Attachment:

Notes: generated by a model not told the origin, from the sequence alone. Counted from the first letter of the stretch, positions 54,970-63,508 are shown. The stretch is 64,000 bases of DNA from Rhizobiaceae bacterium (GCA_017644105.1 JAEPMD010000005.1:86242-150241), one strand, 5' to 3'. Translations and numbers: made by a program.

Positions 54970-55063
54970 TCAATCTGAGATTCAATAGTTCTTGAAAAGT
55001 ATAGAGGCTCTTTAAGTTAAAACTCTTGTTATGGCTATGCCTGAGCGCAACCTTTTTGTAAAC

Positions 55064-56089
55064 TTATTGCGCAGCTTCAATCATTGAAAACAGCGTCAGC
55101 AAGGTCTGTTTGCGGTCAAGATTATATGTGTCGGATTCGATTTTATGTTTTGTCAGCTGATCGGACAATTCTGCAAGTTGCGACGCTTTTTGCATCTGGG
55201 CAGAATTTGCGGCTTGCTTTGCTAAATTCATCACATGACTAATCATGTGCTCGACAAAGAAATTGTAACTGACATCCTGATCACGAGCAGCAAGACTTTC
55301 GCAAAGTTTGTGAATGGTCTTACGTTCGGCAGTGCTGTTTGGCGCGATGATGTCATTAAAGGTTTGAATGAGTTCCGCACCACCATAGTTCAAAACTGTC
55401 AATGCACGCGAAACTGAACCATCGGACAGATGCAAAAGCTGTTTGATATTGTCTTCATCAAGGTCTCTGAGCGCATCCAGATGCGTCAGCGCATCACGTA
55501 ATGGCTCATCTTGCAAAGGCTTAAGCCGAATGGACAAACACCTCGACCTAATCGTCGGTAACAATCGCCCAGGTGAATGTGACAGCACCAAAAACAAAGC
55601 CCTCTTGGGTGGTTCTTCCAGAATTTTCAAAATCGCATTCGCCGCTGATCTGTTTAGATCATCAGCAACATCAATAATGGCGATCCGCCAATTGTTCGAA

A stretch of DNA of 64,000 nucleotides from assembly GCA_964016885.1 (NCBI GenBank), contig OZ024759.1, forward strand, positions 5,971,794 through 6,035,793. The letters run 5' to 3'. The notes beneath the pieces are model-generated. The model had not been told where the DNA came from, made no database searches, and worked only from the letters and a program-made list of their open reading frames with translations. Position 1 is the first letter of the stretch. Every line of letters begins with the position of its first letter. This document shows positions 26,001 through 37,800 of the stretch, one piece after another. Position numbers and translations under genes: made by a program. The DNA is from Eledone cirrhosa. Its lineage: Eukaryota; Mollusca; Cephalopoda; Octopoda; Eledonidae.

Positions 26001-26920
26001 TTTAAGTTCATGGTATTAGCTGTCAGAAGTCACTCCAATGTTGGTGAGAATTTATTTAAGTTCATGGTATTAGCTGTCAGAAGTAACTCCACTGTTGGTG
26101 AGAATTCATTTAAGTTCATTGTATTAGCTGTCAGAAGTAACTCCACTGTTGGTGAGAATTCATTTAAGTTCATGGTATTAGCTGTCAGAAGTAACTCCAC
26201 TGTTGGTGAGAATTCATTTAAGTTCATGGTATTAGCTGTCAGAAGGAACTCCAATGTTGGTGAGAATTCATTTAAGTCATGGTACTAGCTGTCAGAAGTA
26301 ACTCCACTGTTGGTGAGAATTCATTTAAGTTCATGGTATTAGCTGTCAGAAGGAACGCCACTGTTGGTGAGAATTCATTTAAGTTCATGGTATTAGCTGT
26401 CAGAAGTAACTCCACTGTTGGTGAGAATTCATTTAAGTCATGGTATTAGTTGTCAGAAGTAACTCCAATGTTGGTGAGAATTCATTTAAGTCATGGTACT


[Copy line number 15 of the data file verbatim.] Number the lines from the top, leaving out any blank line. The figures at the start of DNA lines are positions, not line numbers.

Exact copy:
26001 TTTAAGTTCATGGTATTAGCTGTCAGAAGTCACTCCAATGTTGGTGAGAATTTATTTAAGTTCATGGTATTAGCTGTCAGAAGTAACTCCACTGTTGGTG